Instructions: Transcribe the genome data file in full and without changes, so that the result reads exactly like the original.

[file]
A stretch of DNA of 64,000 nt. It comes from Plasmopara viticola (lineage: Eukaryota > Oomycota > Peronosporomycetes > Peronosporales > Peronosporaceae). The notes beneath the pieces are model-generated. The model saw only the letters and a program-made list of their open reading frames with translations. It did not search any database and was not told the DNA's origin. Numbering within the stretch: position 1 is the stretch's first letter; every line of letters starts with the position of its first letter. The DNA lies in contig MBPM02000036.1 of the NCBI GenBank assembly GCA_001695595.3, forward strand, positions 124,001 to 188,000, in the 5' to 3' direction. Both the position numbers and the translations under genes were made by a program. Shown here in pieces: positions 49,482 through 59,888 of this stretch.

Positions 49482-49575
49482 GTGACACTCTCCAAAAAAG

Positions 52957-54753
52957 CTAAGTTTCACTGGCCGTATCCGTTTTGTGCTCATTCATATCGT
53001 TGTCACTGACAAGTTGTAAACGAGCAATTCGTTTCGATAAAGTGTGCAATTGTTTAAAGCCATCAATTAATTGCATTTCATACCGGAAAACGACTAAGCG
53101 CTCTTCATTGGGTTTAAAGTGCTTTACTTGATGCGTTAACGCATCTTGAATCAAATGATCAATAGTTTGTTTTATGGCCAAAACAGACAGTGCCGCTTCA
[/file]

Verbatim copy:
A stretch of DNA of 64,000 nt. It comes from Plasmopara viticola (lineage: Eukaryota > Oomycota > Peronosporomycetes > Peronosporales > Peronosporaceae). The notes beneath the pieces are model-generated. The model saw only the letters and a program-made list of their open reading frames with translations. It did not search any database and was not told the DNA's origin. Numbering within the stretch: position 1 is the stretch's first letter; every line of letters starts with the position of its first letter. The DNA lies in contig MBPM02000036.1 of the NCBI GenBank assembly GCA_001695595.3, forward strand, positions 124,001 to 188,000, in the 5' to 3' direction. Both the position numbers and the translations under genes were made by a program. Shown here in pieces: positions 49,482 through 59,888 of this stretch.

Positions 49482-49575
49482 GTGACACTCTCCAAAAAAG

Positions 52957-54753
52957 CTAAGTTTCACTGGCCGTATCCGTTTTGTGCTCATTCATATCGT
53001 TGTCACTGACAAGTTGTAAACGAGCAATTCGTTTCGATAAAGTGTGCAATTGTTTAAAGCCATCAATTAATTGCATTTCATACCGGAAAACGACTAAGCG
53101 CTCTTCATTGGGTTTAAAGTGCTTTACTTGATGCGTTAACGCATCTTGAATCAAATGATCAATAGTTTGTTTTATGGCCAAAACAGACAGTGCCGCTTCA